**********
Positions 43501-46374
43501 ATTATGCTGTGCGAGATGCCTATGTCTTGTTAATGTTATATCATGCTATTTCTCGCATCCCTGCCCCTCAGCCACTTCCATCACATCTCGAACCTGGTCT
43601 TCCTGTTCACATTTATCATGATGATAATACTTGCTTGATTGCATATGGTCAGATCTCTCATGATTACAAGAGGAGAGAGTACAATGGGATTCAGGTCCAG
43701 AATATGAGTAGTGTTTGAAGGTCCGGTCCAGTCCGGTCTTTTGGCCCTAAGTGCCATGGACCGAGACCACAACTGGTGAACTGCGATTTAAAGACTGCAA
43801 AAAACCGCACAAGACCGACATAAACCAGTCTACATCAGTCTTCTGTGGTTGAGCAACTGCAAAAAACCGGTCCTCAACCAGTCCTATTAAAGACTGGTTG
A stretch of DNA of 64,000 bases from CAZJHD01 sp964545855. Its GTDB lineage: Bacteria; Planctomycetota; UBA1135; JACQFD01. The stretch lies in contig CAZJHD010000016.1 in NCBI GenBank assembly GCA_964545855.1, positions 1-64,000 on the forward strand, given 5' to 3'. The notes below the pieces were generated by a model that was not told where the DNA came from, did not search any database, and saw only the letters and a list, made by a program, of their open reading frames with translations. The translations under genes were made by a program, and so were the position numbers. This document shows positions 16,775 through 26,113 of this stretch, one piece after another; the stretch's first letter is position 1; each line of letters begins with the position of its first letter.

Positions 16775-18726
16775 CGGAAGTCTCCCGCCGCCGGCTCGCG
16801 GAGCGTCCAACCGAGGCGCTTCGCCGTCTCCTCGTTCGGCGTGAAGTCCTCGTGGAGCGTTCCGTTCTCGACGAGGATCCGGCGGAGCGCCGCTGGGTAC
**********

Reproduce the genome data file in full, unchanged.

Positions 43501-46374
43501 ATTATGCTGTGCGAGATGCCTATGTCTTGTTAATGTTATATCATGCTATTTCTCGCATCCCTGCCCCTCAGCCACTTCCATCACATCTCGAACCTGGTCT
43601 TCCTGTTCACATTTATCATGATGATAATACTTGCTTGATTGCATATGGTCAGATCTCTCATGATTACAAGAGGAGAGAGTACAATGGGATTCAGGTCCAG
43701 AATATGAGTAGTGTTTGAAGGTCCGGTCCAGTCCGGTCTTTTGGCCCTAAGTGCCATGGACCGAGACCACAACTGGTGAACTGCGATTTAAAGACTGCAA
43801 AAAACCGCACAAGACCGACATAAACCAGTCTACATCAGTCTTCTGTGGTTGAGCAACTGCAAAAAACCGGTCCTCAACCAGTCCTATTAAAGACTGGTTG
A stretch of DNA of 64,000 bases from CAZJHD01 sp964545855. Its GTDB lineage: Bacteria; Planctomycetota; UBA1135; JACQFD01. The stretch lies in contig CAZJHD010000016.1 in NCBI GenBank assembly GCA_964545855.1, positions 1-64,000 on the forward strand, given 5' to 3'. The notes below the pieces were generated by a model that was not told where the DNA came from, did not search any database, and saw only the letters and a list, made by a program, of their open reading frames with translations. The translations under genes were made by a program, and so were the position numbers. This document shows positions 16,775 through 26,113 of this stretch, one piece after another; the stretch's first letter is position 1; each line of letters begins with the position of its first letter.

Positions 16775-18726
16775 CGGAAGTCTCCCGCCGCCGGCTCGCG
16801 GAGCGTCCAACCGAGGCGCTTCGCCGTCTCCTCGTTCGGCGTGAAGTCCTCGTGGAGCGTTCCGTTCTCGACGAGGATCCGGCGGAGCGCCGCTGGGTAC